A required introductory course in the Pratt School of Engineering, EGR53 is aimed at equipping first-year students with the problem-solving tools they'll need for subsequent courses in engineering. The challenge the professor faces is how to take more than 300 first-year students, teach them a new computing language, offer them a glimpse into four different paths of engineering, and supply them with basic skills, all while maintaining Pratt's vision of a "bold, personal, and interdisciplinary" education.
That challenge has been met by professor Michael Gustafson, who worked with three colleagues--Rebecca A. Simmons, W. Neal Simmons, and Lianne Cartee--to create a course that would not only give students the strong technical skills they'll need to become qualified engineers, but also provide a rewarding learning experience.
Students are introduced to the programming language MATLAB, which, Gustafson says, allows users to go beyond basic computer programming to solve problems in math, physics, and engineering. Taking advantage of MATLAB's flexibility, students have been able to "generate and measure electrical signals, play games, record and alter sounds, and calibrate measurement devices." They have written solutions to Sudoku number puzzles and generated complex, geometric patterns known as "fractal trees."
Without MATLAB, students are limited to writing programs that "look pretty on the screen, but can do nothing," Gustafson says. "I really enjoy seeing how [students] take what we give them in class and then go running off in so many different directions."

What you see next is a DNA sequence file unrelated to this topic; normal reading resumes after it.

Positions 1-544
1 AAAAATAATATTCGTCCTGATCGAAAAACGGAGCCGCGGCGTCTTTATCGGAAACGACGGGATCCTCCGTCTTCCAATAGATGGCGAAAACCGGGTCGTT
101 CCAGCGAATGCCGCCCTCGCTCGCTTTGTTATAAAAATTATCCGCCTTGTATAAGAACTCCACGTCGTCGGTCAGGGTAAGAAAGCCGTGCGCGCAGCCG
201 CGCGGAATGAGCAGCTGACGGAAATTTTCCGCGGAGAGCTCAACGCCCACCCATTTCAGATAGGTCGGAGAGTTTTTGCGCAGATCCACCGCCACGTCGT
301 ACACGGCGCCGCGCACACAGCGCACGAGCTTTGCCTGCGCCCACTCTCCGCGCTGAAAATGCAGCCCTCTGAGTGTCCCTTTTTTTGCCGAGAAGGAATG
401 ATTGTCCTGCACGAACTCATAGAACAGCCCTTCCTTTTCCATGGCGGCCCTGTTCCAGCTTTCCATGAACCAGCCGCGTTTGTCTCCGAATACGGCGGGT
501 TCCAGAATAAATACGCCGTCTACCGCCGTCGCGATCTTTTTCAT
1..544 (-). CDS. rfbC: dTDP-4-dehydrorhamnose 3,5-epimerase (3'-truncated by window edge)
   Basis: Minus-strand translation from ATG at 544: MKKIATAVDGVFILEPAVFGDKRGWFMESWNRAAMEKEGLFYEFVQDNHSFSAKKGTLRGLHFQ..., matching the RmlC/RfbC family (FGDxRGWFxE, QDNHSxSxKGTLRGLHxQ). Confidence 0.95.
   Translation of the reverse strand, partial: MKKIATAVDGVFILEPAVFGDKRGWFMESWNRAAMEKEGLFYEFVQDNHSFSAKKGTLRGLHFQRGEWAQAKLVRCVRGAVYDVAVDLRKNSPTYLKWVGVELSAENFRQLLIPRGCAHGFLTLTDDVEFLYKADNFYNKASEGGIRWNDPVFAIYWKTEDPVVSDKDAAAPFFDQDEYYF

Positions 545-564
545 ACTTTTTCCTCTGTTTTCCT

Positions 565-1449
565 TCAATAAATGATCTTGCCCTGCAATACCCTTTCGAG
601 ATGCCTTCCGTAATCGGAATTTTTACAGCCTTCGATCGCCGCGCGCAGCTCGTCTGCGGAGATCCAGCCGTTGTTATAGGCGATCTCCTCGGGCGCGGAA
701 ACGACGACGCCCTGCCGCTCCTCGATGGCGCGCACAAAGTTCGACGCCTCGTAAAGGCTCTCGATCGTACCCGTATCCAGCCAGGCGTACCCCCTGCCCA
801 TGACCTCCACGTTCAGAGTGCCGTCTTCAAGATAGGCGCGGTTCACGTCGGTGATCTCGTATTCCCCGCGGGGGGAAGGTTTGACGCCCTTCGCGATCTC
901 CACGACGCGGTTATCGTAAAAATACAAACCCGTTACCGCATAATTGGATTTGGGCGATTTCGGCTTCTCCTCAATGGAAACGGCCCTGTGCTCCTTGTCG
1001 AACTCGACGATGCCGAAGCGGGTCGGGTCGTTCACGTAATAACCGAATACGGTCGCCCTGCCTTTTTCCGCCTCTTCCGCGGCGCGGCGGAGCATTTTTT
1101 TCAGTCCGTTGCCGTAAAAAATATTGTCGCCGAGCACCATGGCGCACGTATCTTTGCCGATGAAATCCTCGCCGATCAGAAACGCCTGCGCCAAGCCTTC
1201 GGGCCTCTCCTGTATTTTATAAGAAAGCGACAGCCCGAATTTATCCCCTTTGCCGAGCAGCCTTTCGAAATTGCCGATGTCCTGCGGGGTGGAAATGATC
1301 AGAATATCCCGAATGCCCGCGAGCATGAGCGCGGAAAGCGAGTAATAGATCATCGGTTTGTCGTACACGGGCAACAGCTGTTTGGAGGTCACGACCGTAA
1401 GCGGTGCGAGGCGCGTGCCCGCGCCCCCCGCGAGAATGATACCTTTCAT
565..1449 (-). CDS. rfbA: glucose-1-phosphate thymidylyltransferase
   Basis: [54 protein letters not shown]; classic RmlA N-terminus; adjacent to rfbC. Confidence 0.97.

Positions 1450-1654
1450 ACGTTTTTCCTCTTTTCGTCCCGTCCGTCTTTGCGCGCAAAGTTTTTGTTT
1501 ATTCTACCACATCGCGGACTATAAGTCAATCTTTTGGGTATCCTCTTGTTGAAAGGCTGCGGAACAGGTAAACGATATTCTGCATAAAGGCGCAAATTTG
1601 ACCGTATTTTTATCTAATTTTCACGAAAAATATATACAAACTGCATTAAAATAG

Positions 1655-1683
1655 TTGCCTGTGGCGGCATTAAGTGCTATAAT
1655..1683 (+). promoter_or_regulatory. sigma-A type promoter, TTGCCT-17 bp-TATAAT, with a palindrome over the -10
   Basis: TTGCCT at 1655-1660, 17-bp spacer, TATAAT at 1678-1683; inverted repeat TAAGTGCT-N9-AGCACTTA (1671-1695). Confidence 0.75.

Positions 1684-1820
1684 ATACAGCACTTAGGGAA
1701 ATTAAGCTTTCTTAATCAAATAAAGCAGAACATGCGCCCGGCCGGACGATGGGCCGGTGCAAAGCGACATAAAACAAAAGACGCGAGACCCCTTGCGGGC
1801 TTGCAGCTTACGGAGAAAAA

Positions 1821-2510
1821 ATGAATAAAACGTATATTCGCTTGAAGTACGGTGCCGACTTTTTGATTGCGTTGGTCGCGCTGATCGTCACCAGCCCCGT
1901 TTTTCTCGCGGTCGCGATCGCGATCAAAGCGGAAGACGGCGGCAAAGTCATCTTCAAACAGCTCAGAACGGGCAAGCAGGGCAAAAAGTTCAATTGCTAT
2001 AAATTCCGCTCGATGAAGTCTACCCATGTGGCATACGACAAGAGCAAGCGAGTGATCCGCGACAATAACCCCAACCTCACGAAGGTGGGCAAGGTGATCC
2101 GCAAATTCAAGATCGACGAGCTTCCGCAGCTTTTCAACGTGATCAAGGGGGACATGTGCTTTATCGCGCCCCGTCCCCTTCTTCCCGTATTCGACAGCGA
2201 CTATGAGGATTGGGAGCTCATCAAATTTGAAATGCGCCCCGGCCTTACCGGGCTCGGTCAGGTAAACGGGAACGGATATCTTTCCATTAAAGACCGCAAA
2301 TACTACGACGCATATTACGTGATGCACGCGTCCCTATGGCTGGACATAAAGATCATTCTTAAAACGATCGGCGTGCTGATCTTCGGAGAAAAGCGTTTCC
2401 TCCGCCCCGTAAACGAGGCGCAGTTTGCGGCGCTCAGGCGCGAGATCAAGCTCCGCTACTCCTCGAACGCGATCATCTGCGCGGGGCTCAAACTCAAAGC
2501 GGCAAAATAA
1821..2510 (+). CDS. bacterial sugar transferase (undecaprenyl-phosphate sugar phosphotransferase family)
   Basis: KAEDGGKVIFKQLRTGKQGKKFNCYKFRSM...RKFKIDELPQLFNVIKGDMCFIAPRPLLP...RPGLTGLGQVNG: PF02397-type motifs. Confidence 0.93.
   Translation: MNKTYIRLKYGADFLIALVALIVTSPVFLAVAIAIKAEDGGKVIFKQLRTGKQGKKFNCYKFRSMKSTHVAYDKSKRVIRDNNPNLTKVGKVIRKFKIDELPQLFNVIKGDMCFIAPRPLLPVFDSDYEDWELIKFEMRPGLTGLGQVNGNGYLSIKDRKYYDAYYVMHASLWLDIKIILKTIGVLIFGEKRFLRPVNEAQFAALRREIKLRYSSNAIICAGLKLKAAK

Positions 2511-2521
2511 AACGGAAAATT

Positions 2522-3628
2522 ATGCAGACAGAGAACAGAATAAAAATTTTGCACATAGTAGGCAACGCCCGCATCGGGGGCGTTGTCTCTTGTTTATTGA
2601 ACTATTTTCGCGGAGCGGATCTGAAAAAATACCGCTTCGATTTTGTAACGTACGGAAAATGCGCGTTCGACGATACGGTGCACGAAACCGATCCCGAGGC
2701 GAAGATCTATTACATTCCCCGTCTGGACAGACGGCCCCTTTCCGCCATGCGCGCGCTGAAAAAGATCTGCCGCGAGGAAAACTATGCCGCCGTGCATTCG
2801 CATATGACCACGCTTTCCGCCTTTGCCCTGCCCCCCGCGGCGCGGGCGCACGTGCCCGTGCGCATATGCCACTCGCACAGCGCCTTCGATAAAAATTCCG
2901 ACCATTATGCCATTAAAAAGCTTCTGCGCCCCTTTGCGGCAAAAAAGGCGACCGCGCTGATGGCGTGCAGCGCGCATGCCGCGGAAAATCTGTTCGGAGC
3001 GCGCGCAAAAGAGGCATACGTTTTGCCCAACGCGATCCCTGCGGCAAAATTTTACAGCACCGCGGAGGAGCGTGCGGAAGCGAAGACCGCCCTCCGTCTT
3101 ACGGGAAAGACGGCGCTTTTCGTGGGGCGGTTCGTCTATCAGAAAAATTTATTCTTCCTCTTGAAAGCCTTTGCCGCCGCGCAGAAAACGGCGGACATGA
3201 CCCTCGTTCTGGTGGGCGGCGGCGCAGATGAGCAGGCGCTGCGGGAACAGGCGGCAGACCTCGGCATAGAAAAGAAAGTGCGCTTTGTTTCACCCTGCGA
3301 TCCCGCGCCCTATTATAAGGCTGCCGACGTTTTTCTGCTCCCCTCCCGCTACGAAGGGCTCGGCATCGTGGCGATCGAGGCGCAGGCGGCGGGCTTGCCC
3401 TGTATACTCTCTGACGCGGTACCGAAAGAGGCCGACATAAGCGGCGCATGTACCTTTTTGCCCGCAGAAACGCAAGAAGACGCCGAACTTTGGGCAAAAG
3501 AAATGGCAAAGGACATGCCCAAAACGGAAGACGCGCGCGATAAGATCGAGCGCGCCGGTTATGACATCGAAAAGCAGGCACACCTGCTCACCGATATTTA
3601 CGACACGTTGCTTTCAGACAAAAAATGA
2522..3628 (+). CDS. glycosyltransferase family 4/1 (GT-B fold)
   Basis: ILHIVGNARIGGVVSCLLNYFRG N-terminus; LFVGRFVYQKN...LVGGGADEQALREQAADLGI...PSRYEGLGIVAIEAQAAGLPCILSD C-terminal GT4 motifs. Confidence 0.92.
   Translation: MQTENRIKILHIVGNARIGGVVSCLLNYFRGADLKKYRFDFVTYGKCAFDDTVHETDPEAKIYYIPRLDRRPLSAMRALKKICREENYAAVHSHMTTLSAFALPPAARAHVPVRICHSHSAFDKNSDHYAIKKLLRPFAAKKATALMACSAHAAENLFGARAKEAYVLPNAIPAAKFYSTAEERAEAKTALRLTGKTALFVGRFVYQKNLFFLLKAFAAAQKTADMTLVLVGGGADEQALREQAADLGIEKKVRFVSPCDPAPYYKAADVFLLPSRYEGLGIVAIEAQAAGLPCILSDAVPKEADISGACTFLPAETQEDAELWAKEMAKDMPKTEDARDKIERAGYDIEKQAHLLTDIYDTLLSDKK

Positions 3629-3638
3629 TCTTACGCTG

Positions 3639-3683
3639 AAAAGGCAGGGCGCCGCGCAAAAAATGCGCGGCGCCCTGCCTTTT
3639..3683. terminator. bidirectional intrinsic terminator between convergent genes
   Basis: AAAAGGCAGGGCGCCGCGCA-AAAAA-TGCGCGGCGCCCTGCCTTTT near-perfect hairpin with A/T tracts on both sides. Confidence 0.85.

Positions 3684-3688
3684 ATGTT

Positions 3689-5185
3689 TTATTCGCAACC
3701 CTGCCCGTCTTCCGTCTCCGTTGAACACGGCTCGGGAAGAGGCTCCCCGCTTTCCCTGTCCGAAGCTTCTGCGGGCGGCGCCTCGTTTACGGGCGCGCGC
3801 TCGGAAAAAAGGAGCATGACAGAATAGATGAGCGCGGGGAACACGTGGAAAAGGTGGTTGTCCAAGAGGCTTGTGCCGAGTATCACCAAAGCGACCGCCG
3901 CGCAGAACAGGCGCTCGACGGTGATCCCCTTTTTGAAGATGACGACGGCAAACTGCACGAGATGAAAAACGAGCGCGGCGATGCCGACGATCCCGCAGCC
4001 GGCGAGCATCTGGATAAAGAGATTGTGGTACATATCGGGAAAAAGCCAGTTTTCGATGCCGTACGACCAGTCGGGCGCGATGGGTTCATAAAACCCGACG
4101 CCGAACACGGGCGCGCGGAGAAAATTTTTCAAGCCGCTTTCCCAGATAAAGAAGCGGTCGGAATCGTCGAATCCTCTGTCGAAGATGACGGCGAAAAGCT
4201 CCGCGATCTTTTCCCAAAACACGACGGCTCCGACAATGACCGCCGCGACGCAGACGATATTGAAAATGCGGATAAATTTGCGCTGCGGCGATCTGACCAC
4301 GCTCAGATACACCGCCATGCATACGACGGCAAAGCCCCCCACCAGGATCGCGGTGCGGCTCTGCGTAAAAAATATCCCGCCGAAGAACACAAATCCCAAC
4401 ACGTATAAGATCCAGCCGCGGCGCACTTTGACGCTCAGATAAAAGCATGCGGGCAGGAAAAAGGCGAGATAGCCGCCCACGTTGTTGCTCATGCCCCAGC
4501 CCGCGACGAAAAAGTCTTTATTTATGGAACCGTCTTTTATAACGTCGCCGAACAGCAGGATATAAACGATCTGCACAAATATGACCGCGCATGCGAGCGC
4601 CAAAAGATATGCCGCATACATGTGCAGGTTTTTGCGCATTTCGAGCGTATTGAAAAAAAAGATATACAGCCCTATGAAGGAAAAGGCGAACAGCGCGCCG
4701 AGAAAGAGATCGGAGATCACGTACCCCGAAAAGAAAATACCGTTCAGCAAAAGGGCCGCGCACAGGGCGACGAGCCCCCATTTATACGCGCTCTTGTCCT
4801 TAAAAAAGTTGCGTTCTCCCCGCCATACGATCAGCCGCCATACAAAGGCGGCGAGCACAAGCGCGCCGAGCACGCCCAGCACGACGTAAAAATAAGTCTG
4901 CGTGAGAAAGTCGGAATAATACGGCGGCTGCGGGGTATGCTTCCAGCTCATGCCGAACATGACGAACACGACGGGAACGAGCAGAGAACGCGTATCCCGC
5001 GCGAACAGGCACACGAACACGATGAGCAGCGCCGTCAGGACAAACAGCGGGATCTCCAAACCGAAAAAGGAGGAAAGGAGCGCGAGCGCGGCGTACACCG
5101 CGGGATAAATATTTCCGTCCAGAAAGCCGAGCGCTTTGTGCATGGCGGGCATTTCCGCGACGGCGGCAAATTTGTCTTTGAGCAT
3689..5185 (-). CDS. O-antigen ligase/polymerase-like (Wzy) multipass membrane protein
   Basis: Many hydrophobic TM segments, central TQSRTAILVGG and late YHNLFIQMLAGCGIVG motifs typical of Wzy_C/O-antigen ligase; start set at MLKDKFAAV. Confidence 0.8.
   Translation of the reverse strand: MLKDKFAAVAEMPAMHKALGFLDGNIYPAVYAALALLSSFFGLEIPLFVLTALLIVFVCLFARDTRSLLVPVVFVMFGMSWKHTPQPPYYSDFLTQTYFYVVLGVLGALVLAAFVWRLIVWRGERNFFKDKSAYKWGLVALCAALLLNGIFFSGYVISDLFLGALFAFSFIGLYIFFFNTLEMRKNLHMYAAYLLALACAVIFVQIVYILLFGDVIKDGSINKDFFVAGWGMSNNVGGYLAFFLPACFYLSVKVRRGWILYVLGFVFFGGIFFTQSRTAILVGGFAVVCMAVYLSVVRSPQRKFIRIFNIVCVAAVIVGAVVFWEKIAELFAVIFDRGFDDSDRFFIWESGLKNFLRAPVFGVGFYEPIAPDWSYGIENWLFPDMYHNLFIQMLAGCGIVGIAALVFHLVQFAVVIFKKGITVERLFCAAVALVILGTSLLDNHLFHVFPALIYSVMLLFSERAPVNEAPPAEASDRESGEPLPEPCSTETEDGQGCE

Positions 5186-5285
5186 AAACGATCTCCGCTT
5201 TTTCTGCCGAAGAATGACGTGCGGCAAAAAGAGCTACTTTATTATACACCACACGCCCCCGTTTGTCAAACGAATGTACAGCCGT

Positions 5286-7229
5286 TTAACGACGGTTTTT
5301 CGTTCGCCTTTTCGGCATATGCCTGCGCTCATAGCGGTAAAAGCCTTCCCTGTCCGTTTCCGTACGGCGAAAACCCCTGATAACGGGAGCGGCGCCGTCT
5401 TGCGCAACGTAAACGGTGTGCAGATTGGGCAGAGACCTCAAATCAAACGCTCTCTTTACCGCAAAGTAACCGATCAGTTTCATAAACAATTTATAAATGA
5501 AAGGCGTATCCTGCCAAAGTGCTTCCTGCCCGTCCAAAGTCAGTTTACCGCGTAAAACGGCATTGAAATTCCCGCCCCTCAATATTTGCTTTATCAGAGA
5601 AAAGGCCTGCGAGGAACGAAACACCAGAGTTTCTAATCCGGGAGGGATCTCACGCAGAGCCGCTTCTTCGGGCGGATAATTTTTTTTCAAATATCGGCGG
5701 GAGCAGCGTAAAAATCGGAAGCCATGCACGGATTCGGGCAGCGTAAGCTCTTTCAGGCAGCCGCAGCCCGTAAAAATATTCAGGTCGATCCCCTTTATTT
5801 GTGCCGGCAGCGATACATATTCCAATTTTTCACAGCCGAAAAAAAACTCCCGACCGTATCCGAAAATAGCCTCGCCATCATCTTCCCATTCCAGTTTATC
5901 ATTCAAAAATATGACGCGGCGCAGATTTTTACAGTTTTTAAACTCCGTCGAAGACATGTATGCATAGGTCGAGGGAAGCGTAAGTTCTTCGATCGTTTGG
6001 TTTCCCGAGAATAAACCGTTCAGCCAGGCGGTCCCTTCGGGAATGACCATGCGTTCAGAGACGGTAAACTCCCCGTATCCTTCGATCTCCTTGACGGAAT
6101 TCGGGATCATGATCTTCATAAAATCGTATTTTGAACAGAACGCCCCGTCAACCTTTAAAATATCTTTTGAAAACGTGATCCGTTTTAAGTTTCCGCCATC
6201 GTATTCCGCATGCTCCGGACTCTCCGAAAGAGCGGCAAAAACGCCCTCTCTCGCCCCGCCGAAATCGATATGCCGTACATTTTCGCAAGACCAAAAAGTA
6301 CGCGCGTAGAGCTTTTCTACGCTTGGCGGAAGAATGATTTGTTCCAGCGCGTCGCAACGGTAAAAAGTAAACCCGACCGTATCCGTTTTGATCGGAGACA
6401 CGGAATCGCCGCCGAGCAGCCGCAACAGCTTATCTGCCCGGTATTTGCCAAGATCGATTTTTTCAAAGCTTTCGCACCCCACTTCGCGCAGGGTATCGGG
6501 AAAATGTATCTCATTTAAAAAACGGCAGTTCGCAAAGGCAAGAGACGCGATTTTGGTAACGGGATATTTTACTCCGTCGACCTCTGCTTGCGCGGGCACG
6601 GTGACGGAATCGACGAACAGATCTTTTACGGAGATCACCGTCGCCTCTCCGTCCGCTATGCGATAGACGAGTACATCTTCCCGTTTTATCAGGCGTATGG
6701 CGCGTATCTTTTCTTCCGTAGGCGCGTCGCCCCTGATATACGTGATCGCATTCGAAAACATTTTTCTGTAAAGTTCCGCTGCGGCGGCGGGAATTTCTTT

Gustafson says students should come away with "the ability to transform an open-ended challenge into a series of problems for which they can use a program like MATLAB, and the numerical techniques learned in the course, to generate and present data that will help them ascertain possible solutions to both the individual problems and the overall challenge." Beyond that, he says he hopes that his students will gain strong fundamental skills "that will propel [them] into leading roles in their chosen fields."
Michael Gustafson B.S.E. '93, M.S. '98, Ph.D. '99 began working as a lab teaching assistant for EGR53 in 1996, and was appointed assistant professor of the practice in electrical and computer engineering in 2005. His focus is on developing and improving the first- and second-year undergraduate curriculum, so that students are equipped with strong laboratory and computer skills. Gustafson's research interests include linear and nonlinear control systems.
Steven Chapra, Applied Numerical Methods with MATLAB for Engineers and Scientists
EGR53: Computational Methods in Engineering
June 1, 2006